Barrow, TGen Find Genes Linked to ‘Broken Heart Syndrome’
Physicians and researchers at Barrow and the Translational Genomics Research Institute (TGen) have identified genetic changes that may predispose people to stress-induced cardiomyopathy (SIC), also known as “broken heart syndrome.”
People with this rare and potentially life-threatening heart disease usually do not show symptoms until they experience some form of intense emotional or physiological stress.
“We studied this disease in the context of aneurysms, but this has been described after the loss of a loved one, after a breakup, and with other states of emotional stress,” said Dr. Yashar Kalani, a chief neurosurgery resident at Barrow. “Any stressor that overwhelms the body can cause this to happen.”
Dr. Kalani and colleagues at Barrow worked with Dr. Matt Huentelman, associate professor of TGen’s neurogenomics division, to conduct the study, which began in 2012 and was published Nov. 24 in the journal Neurosurgery.
To identify the gene variants, Dr. Kalani and Dr. Huentelman used next-generation genome sequencing. They compared thousands of publicly available genetic sequences with those of seven women who developed SIC following ruptured brain aneurysms, looking for common alterations in the genes.
These seven women were among the 21 hemorrhagic stroke patients who were treated at Barrow between 2005 and 2013 and who were also diagnosed with SIC. None of these women had a significant prior history of cardiac problems.
“Any time a disease affects one group of people disproportionately, you start wondering why that certain group is affected,” Dr. Kalani said. “This disease affects almost exclusively women. When you see something like that, you start wondering, does this have something to do with the fact that they have a different genetic makeup than men do? Is there something that predisposes women to this?”
Among the gene variants identified are MYLK2, DSG2, FKTN, and LDB3. These extremely rare variants were previously known to play a role in other cardiac diseases, but not in SIC.
Dr. Kalani and Dr. Huentelman said that knowing which patients have the gene variants associated with SIC could help prevent them from developing symptoms and guide their treatment if a stressor does induce the disease.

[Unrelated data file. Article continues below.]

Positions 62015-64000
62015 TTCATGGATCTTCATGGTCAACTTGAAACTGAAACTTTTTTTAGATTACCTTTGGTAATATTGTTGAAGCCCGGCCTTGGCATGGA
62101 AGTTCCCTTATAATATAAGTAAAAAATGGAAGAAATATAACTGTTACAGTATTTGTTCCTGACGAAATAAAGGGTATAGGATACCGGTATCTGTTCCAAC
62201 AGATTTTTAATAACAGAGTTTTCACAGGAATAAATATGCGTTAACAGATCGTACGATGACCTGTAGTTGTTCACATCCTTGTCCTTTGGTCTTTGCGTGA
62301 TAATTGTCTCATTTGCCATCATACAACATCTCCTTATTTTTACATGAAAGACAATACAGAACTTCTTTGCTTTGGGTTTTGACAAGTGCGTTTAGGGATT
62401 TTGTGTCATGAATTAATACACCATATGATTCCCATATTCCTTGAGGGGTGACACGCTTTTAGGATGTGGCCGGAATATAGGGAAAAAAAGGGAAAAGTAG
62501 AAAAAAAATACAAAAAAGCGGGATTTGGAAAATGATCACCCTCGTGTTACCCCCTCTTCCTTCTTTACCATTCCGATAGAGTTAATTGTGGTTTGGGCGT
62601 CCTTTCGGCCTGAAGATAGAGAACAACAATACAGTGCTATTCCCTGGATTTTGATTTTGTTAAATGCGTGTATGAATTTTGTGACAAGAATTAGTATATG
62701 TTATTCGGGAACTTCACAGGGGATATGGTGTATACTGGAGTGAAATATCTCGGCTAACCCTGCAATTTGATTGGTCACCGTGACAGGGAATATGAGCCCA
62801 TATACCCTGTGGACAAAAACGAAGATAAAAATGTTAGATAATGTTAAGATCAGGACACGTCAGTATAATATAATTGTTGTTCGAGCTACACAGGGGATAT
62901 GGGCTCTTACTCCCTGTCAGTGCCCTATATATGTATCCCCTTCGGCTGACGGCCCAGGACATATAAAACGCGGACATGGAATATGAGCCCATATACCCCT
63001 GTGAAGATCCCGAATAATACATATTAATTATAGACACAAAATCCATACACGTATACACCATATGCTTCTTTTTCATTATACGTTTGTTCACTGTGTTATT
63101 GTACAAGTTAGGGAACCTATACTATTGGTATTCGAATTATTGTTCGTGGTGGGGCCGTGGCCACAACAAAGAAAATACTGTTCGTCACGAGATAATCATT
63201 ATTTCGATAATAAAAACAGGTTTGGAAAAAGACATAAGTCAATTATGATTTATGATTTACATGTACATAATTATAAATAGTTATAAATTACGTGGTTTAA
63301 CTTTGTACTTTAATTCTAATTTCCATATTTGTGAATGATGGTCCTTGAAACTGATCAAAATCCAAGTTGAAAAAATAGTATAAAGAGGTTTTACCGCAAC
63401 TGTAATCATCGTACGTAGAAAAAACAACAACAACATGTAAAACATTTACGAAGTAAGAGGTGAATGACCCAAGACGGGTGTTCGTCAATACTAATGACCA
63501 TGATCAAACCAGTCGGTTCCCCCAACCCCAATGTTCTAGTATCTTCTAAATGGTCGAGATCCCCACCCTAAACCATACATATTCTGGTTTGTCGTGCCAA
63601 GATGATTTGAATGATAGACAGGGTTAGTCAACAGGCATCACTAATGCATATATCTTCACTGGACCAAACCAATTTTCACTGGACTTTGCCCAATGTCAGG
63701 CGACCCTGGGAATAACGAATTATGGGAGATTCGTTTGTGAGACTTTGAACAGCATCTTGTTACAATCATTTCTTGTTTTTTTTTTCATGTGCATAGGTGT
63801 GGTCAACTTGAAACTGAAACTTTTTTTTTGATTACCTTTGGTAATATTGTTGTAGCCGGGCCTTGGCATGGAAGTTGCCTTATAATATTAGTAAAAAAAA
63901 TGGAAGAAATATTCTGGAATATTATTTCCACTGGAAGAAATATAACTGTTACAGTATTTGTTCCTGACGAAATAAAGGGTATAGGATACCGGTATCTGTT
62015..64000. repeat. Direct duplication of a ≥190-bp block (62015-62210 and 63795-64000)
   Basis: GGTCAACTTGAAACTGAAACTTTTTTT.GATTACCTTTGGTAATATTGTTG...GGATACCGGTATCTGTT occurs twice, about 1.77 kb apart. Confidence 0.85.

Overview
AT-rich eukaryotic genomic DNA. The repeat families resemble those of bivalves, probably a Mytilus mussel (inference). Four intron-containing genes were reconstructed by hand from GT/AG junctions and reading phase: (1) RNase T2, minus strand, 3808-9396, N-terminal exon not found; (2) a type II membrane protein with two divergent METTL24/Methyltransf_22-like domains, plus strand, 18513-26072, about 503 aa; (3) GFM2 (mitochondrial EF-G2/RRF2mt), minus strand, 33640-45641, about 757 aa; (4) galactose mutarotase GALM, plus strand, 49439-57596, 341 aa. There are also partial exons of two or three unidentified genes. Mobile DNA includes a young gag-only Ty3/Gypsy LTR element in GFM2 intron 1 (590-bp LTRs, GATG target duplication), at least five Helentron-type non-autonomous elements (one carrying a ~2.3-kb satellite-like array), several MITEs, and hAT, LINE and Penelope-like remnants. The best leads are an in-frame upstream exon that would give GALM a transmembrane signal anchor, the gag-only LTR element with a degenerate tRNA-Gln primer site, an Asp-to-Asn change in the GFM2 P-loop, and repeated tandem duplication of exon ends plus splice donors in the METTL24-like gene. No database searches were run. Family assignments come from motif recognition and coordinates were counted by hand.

“Identification of patients at risk for SIC, based on genetic predispositions, would allow for tailored treatment upon admission of these patients to the intensive care unit, and perhaps prior to a decline of the heart and brain,” Dr. Huentelman said. “The panel of genes identified by our analysis provides a means of identifying patients who may be at risk for developing this heart disorder and may also be useful in helping those at the highest risk to avoid SIC altogether.”
Dr. Kalani said if people with SIC are able to get through the stressful period, they can recover completely—as if there was never any problem with their heart function.
However, he said it has been challenging to treat SIC in critically ill patients, in part because the treatment can exacerbate the sickness.
“We hope to identify patients at risk for SIC and tailor treatment for this cohort,” he said. “That’s the goal of the new, larger project.”
Dr. Kalani and Dr. Huentelman are seeking funding to conduct a larger study on SIC.
“It is possible that other genetic changes can predispose you to this, but we don’t have the full catalog of them yet, which is why we’re going to start a bigger study to investigate this,” Dr. Kalani said. “But this is the first hint into what causes this disease process.”